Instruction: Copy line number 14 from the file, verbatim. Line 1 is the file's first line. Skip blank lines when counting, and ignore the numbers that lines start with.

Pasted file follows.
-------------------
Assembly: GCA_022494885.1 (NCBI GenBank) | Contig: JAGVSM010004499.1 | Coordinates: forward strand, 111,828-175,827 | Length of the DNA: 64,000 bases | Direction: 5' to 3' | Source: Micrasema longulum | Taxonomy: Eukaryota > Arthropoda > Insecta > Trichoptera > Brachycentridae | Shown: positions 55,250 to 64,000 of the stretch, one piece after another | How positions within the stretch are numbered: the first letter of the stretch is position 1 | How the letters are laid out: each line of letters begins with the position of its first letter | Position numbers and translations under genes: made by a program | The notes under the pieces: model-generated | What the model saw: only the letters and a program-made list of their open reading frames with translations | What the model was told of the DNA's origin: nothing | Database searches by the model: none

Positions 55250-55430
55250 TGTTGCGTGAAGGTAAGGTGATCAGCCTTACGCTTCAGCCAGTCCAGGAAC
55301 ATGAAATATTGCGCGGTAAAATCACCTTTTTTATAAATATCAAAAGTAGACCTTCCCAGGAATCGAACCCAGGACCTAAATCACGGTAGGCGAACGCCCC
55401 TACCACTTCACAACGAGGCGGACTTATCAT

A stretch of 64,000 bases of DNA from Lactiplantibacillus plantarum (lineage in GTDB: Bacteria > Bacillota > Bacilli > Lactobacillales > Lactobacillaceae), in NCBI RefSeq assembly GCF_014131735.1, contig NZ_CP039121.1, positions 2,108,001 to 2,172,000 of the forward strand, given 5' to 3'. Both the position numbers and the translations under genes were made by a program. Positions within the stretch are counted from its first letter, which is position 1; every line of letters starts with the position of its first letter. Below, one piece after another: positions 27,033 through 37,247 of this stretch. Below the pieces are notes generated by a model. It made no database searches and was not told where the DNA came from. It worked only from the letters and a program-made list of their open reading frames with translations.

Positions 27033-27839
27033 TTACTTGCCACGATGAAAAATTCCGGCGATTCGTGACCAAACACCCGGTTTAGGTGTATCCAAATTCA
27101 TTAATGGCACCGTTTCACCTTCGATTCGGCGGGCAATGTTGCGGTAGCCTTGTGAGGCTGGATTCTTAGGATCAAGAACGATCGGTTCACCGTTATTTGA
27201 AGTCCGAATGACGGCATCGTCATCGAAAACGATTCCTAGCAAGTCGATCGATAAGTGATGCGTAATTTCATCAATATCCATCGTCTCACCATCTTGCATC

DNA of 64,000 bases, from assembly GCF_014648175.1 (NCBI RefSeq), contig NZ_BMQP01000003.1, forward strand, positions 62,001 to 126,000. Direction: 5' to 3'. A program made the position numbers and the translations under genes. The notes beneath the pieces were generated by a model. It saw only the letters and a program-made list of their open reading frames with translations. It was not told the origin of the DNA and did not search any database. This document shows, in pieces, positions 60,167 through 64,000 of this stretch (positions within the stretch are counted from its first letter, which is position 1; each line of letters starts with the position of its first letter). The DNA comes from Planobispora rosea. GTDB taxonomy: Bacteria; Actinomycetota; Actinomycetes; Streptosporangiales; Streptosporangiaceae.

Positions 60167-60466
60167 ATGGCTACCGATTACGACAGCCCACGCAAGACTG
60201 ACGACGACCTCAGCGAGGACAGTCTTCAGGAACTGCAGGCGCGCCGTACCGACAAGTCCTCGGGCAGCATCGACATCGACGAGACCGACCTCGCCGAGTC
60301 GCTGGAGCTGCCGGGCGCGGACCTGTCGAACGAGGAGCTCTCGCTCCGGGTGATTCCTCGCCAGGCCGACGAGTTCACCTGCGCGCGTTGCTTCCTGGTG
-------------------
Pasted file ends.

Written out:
60201 ACGACGACCTCAGCGAGGACAGTCTTCAGGAACTGCAGGCGCGCCGTACCGACAAGTCCTCGGGCAGCATCGACATCGACGAGACCGACCTCGCCGAGTC